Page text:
Judge François Roban (Philippe Duclos) After two series of Spiral, I’m still baffled by the French criminal legal system (if you can help, please do), but Roban (above) is a sort of prosecuting ‘juge’ (pronounced joooooooooooge): a heroically self-regarding know-all who looks like a cross between Arsene Wenger and Worzel Gummidge and who continually emphasizes his intellectual superiority with that bony-fingered ‘steeple’ gesture usually employed by middle-aged male GPs when they’re explaining that there’s nothing at all the matter with you and that a quick listen with the stethoscope tells them infinitely more about your condition than all the irrelevant twaddle you’re spouting about how you actually feel could ever do.

Roban would be the Frenchiest Frenchman imaginable, where it not for…

Republic Prosecutor Machard (Dominique Daguier). Well just look at him:

But best of all is Lawyer Joséphine Karlsson (Audrey Fleurot) – a sizzling ginger Lady Macbeth; a hot, bad Catherine Tate; Karlsson is the amoral ladder-climbing lawyer who steals every scene in which she appears, and there are far too few of those. Physically she doesn’t look particularly French – too Celtic – but the terroir of her haughty sulk is unmistakable.

All of the above reappear in series 3 of Spiral, currently showing on BBC Four and available on the iPlayer. How is it faring thus far? Well it’s not The Killing, but having seen the first two episodes I’m pleased to report that Roban is as bony-fingered as ever, Karlsson is still sizzling and sulking and Marchard is as bug-eyed and froggish as any English xenophobe could wish.

In that respect, it’s well worth a look. But there are disturbing signs of a return to the pitfalls of Series 1. It opens with the view of a horribly mutilated female corpse in a rubbish bag. And even more worryingly, Police Captain Laure Berthaud’s hair has started to grow again…

Dabbler Review is brought to you by Glengoyne single malt whisky – the Dabbler’s choice.

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  1. Worm on Friday 15, 2011

    Like many others I’m currently going through The Killing cold turkey, so I leapt at the chance of watching something similar like Spiral- unfortunately my wife couldn’t watch most of the first episode (of current series of Spiral on BBC4) as it was too gruesome for her, which doesn’t bode too well, and the Prosecutor Machard is frankly too much like Marty Feldman to take seriously – I keep thinking one of his poached egg eyes is just going to plop out and slide down his face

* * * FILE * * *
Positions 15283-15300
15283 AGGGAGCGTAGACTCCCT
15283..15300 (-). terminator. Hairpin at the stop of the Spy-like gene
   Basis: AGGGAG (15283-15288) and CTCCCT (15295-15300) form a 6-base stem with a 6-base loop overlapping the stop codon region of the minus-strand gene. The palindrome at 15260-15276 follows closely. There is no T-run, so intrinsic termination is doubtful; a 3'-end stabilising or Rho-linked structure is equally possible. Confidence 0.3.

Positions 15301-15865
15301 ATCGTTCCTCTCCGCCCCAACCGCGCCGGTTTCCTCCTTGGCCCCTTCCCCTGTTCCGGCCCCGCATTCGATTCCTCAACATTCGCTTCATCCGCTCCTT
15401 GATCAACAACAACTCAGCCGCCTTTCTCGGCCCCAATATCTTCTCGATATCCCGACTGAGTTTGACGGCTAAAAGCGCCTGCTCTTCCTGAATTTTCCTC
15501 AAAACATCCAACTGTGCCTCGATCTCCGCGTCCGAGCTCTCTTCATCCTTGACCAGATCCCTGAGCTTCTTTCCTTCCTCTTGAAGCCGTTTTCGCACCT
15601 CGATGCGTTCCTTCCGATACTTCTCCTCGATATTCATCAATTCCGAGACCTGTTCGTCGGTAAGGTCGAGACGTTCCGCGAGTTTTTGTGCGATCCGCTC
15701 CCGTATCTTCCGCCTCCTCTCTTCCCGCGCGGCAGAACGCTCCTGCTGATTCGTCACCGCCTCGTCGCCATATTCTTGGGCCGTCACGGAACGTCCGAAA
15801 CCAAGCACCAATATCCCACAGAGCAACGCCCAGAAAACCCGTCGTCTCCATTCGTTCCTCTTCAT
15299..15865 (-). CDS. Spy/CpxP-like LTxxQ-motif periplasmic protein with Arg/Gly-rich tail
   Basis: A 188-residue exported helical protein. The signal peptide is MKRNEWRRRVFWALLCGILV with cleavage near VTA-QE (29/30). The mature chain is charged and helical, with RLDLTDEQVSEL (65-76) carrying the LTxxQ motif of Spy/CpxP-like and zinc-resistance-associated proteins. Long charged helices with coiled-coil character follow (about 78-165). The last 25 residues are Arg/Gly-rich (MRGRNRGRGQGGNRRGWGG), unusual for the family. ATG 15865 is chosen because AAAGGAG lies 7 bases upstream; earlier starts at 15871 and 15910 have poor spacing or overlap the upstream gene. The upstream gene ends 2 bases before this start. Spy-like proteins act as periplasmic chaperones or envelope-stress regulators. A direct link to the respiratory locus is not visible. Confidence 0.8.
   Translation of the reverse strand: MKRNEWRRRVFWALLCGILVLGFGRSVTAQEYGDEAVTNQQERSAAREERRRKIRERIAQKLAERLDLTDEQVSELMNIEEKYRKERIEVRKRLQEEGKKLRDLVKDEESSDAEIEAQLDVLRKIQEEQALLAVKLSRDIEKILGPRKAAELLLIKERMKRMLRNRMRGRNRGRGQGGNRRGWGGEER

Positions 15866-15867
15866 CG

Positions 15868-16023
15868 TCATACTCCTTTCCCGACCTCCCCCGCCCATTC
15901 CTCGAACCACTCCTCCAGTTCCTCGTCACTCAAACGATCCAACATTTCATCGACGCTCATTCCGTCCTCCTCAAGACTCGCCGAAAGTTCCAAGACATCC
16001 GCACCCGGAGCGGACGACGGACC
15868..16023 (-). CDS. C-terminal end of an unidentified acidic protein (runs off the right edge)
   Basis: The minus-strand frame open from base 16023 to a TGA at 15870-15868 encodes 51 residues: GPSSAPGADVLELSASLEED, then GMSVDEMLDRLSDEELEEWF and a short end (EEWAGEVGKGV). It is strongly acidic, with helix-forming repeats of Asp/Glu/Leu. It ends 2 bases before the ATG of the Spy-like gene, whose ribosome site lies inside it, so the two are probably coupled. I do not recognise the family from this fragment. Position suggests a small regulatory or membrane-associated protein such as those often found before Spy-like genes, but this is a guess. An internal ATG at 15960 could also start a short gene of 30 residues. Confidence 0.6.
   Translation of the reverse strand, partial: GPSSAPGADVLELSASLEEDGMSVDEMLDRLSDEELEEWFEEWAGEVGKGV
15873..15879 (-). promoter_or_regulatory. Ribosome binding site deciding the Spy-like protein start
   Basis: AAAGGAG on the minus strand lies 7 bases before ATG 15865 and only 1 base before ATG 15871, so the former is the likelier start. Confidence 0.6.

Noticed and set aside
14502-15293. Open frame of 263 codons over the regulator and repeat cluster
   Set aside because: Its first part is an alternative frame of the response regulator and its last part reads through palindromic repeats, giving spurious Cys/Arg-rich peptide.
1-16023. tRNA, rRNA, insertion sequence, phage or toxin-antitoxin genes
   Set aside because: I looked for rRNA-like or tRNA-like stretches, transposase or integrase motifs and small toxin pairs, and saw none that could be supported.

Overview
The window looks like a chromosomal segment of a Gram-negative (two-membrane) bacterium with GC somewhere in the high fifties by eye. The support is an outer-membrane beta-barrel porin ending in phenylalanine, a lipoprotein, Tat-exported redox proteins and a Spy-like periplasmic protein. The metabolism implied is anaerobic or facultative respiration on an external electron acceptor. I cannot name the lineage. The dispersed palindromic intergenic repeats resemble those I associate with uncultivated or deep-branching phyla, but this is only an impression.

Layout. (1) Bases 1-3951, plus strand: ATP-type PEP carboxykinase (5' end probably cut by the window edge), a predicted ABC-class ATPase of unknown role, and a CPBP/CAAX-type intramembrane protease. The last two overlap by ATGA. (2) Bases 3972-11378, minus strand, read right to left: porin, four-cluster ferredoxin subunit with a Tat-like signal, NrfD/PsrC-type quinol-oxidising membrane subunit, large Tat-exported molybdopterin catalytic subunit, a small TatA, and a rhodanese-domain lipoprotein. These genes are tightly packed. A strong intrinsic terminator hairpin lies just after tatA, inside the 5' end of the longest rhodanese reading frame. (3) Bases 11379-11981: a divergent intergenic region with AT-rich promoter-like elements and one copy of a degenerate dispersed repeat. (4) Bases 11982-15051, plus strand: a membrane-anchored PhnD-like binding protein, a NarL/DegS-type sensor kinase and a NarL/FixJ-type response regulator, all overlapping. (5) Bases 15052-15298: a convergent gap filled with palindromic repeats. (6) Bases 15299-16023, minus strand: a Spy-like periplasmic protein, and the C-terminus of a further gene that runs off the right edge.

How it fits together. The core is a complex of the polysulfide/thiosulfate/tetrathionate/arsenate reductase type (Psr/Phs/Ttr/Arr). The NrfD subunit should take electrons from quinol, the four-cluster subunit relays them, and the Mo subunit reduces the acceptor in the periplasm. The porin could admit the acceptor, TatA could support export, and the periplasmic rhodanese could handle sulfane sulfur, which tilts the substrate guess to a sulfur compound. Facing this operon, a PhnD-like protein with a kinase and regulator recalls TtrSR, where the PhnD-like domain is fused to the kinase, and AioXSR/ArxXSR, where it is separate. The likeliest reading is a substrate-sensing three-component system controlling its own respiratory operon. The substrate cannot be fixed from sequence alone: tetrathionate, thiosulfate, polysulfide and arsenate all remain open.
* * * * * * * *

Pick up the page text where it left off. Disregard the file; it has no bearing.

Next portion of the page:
2. Gaw on Friday 15, 2011

    Marty Feldman and Serge Gainsbourg, separated at birth.

    No shots of the ponytail? I think I might watch it just for that.

  3. Brit on Friday 15, 2011

    Here you go Gaw.

    This was the Series 2 ‘credible’ haircut. Seriously, it made all the difference.

    • Gaw on Friday 15, 2011

      Both a bit meh. That pony tail is the sort of thing the wife does with her hair when she’s painting and decorating.

  4. malty on Friday 15, 2011

    That red haired French lawyer, she is a sort, dear Santa can I please have one for Xmas. The French legal system, simples, all get together including the accused, for and against briefs, presiding judge. End result the truth, the whole truth and nuffink but the truth.

    Yeah, right.

    Maigret meets a Milord, the finest Froggie cop story ever, period.

  5. ian russell on Friday 15, 2011

    I missed the first episodes of this being out of the country. I’m pleased it isn’t as good as The Killing because I was getting fed up with that towards the end. It’s a toss up whether I’ll bother with The Killing II later in the year. If I do I’ll google the result, just in case.

    These cop shows are all the same, essentially. I was hoping they would show more Inspector Montalbano which contains an element of humour and is shot quite a lot in broad Sicilian sunlight. Instead we got that tripe Zen.